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Video game makers urged to shun gun industry

National Rifle Association Executive Vice President Wayne LaPierre, soon after December’s Newtown school massacre, had said some blame should be put upon a video-game industry that glorifies murder, “a callous, corrupt and corrupting shadow industry that sells, and sows violence against its own people.”

But what about firearms in video games?

As the video-game industry begins its annual Electronic Entertainment Expo today in Los Angeles, two gun-control groups are calling upon game makers to stop signing lucrative licensing agreements and product-placement deals with gun manufacturers, so that images of actual military-style weapons don’t appear in games.

Battlefield 4A report published today by Moms Demand Action for Gun Sense in America and The Gun Truth Project says video games often feature real-world weapons identified by make and model, and have offered cross-promotional opportunities to players to buy them once the game is over.

“We are outraged that video game companies and gun manufacturers are entering into deals to market guns to our children, particularly given the real-life epidemic of gun violence in America,” said Shannon Watts, founder of Moms Demand Action for Gun Sense in America. “The gun industry and their lobbyists have proven time and again that they’re only motive is profit, not encouraging reforms or regulations that would make our children and families safer. To them, our children are pawns to be manipulated for profit.”

Like any other product placement deal, these licensing agreements are meant to increasing the visibility of firearms. One gun industry representative cited in the report said video games provide an opportunity to promote to children, “who are considered possible future owners.”

Yet the report’s authors claim games featuring real-world guns don’t sell any better than games with made-up weapon names – the economic benefit is almost exclusively on the gun manufacturers’ side, the report says.

Redwood City-based Electronic Arts last month announced it will no longer enter into such licensing agreements. “We not only applaud that decision, we are asking the rest of the video game industry to follow suit,” Watts said in a news release. “There is no reason why video game manufacturers should do the gun industry’s dirty work, promoting assault and military-style weapons to our children and teens.”

Actually, EA said it would cut its licensing ties to gunmakers – but continue featuring branded guns without a license.

Watts’ effort to get other companies to sign a pledge is supported by the Every Child Matters Education Fund is supporting the effort. “Thousands of children and teenagers are killed by guns every year,” said fund president Michael Petit. “How any company, knowing that, could continue to market guns to our kids is simply beyond me. It is unacceptable.”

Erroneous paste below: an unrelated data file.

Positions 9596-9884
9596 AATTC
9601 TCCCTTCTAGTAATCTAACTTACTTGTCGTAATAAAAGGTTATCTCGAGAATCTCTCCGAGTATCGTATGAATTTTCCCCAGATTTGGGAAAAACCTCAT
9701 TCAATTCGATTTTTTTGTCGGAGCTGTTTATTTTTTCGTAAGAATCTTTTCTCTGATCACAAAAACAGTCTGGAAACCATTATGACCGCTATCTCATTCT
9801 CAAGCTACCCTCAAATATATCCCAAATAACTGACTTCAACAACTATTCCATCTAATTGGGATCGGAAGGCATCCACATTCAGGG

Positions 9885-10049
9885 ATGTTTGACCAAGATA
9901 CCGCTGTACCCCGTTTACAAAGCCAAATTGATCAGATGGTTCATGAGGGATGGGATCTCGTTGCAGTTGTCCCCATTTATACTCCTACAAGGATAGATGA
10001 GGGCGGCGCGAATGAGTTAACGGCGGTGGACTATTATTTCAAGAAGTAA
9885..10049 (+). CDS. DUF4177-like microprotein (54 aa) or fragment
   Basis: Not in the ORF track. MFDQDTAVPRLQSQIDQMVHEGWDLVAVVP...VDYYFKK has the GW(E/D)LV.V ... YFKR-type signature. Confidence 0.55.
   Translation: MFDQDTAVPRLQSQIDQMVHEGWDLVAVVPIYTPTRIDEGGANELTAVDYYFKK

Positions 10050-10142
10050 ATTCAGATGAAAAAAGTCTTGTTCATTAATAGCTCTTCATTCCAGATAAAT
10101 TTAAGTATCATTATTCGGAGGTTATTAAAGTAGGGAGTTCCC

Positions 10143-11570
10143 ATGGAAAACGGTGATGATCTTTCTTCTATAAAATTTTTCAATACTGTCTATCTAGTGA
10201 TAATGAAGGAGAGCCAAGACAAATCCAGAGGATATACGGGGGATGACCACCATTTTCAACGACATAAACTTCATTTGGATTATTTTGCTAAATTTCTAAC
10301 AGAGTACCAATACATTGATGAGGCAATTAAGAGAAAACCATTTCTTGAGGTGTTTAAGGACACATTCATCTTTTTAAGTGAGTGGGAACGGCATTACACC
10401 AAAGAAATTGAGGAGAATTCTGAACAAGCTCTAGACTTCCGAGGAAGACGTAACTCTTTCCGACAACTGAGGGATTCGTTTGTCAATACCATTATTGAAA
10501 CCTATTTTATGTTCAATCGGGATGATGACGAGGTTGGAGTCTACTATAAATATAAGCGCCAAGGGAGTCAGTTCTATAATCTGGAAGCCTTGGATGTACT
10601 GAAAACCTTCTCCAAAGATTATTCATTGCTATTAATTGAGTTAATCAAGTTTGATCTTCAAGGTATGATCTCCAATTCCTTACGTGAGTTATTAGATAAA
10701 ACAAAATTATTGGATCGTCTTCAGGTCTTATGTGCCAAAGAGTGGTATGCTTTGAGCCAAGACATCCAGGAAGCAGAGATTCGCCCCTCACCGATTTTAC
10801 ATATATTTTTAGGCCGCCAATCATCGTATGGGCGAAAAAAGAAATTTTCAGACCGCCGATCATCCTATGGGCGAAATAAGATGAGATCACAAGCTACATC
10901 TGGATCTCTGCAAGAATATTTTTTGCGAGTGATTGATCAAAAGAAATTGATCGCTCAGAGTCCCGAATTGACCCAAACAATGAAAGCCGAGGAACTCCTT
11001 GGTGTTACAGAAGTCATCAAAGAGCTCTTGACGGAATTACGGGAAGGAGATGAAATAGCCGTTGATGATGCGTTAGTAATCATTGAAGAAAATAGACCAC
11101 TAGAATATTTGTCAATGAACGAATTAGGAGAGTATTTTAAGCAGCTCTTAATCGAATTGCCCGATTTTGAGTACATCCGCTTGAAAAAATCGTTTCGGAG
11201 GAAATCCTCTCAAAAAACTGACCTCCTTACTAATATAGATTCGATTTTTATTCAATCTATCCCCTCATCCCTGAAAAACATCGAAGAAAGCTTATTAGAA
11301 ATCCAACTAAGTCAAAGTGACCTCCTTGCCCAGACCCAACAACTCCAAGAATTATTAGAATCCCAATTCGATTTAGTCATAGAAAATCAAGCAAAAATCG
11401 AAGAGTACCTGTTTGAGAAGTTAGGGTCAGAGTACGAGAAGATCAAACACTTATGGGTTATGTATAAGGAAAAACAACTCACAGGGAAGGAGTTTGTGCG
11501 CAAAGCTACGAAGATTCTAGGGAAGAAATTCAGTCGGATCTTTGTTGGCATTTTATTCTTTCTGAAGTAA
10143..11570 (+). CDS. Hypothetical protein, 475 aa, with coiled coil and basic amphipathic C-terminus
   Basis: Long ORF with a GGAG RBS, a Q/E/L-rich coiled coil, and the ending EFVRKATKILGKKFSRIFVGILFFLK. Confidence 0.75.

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Reactions to the NRA’s press conference

The National Rifle Association’s Wayne LaPierre held a news conference this morning about his organization’s thinking on keeping America’s children safe in the wake of last Friday’s massacre at a Newtown, Conn., elementary school:

From Rep. Mike Thompson, D-Napa, whom House Minority Leader Nancy Pelosi named earlier this week to chair a gun-violence task force:

“Everyone agrees our schools, movie theaters shopping malls, streets and communities need to be safer. But we need a comprehensive approach that goes beyond just arming more people with more guns to make this happen.

“Closing holes in our mental health system, addressing our culture’s glorification of violence, improving background checks for everyone who buys firearms, and reinstating the ban on assault weapons and assault magazines all must be part of a comprehensive approach to reduce and prevent gun violence.”

From U.S. Sen. Barbara Boxer, D-Calif., who introduced bills this week to boost federal grants for school security and to offer federal reimbursement to governors who deploy National Guard troops to secure schools:

“The head of the NRA blamed everyone in sight – except his own organization – for gun violence in America, and showed himself to be completely out of touch by ignoring the proliferation of weapons of war on our streets.

“The NRA is now calling for stronger security at our schools. They should endorse my legislation, which would fund security upgrades for schools and trained law enforcement personnel to protect our kids.

“In the days ahead, I will work for a comprehensive strategy, which includes sensible gun laws, a focus on mental health and school safety.”

From Rep. George Miller, D-Martinez:

“To the NRA, gun violence is never about semi-automatic weapons and high capacity ammunition clips. Never. But to a majority of parents across the country, mass shootings and gun violence have everything to do with those types of assault weapons and people who have lost their minds. Congress needs to ban high capacity clips, reinstate a sensible ban on assault weapons, and dramatically increase access to quality mental health care in America as part of our effort to reduce gun violence.

“The fact is, the NRA’s approach would require armed guards not just in schools, but everywhere in America – at every store in every mall, every movie theatre, every supermarket, every church, synagogue, and mosque, and every sporting arena, because that is where America’s families and children spend their time outside of the home. And yet those locations would still be vulnerable to a deranged person wearing bulletproof vests and carrying hundreds of rounds of ammunition and semi-automatic pistols and rifles.

“For most of us, everything has changed since Newtown. Sadly, one of the only things that hasn’t changed is the way the NRA thinks about the epidemic of gun violence in America.”

From state Sen. Leland Yee, D-San Francisco, who authored a state law – struck down by the U.S. Supreme Court in 2011 – to prohibit sale of certain violent video games to children: